A year ago, I wrote about the Reds offseason trade chips because Dick Williams said the front office might pursue pitching help for 2018. As we now know, the Reds didnÃ¢â‚¬â„¢t add any starters in the offseason, hoping instead for a return to health and form for Anthony Desclafani, Homer Bailey, and Brandon Finnegan. That shipped crashed into the harbor early in 2018, and the lifeboat named Harvey did little to save the wreckage.
After a year of struggles for the entire rotation, with the exception of some dominant stretches by Luis Castillo, the Reds find themselves in the same place as before: desperate for rotation stability. Only now, fansÃ¢â‚¬â„¢ patience is running thin as the rebuild continues to take on water.
Dick Williams has again stated that he will look to upgrade the rotation, and this time he seems more intent on doing so. The problem is finding those upgrades. The available free agents are aging and potentially expensive, risks that could come back to bite the Reds. The Reds will likely explore a deal with a free agent, and apparently have a bigger budget than past years to do so. But if they are to acquire a difference maker, it may very well come via trade.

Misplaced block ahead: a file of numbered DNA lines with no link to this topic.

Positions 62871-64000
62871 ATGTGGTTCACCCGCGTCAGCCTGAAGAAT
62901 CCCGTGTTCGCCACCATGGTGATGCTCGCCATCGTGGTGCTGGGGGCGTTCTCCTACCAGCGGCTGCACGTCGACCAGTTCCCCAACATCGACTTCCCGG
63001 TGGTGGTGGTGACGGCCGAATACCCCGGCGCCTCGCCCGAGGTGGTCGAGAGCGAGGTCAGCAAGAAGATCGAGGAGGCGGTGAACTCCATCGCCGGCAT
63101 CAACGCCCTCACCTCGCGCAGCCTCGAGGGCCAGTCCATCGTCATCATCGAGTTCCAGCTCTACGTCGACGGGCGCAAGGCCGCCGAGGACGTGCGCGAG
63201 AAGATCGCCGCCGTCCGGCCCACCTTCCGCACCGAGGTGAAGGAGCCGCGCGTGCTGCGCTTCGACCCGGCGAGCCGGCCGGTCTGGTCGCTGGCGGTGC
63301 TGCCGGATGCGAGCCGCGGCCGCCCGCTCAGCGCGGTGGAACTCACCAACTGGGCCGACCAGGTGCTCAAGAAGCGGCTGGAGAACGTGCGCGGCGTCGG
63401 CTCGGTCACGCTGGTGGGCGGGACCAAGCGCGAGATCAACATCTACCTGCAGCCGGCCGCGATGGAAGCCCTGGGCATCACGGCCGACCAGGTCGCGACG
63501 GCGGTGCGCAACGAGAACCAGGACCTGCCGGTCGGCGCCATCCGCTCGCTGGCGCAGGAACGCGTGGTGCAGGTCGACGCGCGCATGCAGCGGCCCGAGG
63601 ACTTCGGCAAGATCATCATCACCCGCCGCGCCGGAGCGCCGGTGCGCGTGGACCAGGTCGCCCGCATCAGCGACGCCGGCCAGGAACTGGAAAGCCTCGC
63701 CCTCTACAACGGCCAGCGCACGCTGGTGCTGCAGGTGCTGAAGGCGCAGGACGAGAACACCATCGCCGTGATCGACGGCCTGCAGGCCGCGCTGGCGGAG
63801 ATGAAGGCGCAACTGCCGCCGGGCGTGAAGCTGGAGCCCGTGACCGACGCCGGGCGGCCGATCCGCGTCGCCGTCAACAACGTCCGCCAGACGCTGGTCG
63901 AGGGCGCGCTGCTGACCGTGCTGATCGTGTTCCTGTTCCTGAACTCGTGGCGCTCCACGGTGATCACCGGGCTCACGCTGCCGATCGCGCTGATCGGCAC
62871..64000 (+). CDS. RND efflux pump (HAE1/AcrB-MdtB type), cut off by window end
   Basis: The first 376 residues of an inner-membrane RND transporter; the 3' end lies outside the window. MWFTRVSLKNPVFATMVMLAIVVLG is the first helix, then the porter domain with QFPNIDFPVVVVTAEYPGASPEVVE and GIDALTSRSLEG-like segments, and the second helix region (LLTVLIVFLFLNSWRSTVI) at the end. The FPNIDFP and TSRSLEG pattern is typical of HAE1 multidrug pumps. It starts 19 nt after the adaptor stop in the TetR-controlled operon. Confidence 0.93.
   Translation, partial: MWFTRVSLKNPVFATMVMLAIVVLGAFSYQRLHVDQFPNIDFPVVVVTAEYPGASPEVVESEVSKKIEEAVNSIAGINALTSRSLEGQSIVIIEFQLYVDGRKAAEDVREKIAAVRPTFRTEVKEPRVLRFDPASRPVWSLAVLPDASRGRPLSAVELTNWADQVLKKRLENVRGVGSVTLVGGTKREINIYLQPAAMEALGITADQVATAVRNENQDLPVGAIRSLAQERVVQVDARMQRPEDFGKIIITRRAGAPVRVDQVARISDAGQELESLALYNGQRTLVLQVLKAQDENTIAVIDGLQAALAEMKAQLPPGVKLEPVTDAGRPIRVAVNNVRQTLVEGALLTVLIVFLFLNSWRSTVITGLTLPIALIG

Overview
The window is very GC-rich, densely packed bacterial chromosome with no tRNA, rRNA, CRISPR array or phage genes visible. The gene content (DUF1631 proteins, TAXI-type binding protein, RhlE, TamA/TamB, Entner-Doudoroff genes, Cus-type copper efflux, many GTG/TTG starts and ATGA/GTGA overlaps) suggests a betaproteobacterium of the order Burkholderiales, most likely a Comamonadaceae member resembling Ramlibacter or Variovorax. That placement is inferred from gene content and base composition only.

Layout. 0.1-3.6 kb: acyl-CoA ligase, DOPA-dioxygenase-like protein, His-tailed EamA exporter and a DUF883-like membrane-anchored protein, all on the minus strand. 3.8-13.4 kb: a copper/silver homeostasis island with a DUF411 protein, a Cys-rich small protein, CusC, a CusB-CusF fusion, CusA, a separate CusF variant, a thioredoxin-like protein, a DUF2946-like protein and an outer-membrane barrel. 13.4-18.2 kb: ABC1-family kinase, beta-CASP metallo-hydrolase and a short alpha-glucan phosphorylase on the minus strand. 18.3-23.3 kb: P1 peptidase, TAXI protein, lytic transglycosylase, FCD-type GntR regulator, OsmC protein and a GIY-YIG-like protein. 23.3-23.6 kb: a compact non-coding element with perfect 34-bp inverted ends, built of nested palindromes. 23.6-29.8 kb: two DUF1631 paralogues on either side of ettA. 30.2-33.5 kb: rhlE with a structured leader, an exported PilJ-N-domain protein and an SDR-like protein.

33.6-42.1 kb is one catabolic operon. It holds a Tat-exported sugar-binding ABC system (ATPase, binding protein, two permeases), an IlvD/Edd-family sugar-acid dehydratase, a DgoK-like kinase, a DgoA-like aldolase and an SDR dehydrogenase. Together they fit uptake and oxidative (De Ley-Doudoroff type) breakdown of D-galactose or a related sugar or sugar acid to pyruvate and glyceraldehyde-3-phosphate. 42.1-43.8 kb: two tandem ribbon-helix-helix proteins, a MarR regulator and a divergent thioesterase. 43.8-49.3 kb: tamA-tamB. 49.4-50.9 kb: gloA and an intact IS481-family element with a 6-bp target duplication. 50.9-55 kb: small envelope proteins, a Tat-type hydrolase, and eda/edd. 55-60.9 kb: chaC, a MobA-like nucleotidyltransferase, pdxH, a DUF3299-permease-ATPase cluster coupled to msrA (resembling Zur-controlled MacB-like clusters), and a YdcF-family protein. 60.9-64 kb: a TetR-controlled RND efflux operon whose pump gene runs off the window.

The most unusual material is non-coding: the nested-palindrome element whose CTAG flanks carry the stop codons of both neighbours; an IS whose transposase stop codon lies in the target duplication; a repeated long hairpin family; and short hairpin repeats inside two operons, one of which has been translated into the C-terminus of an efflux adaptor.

Most teams are unwilling to give up cost-controlled starters who have had some success, unless other teams pay a premium. Last year, I noted that Michael Fulmer and Marcus Stroman might be potential targets, both under control for multiple years and fairly young. After some injuries in 2018, those two are now buy low candidates. IÃ¢â‚¬â„¢m struggling to find pitchers that make sense for the Reds right now, but I trust someone exists on the market that will fill the need to some extent.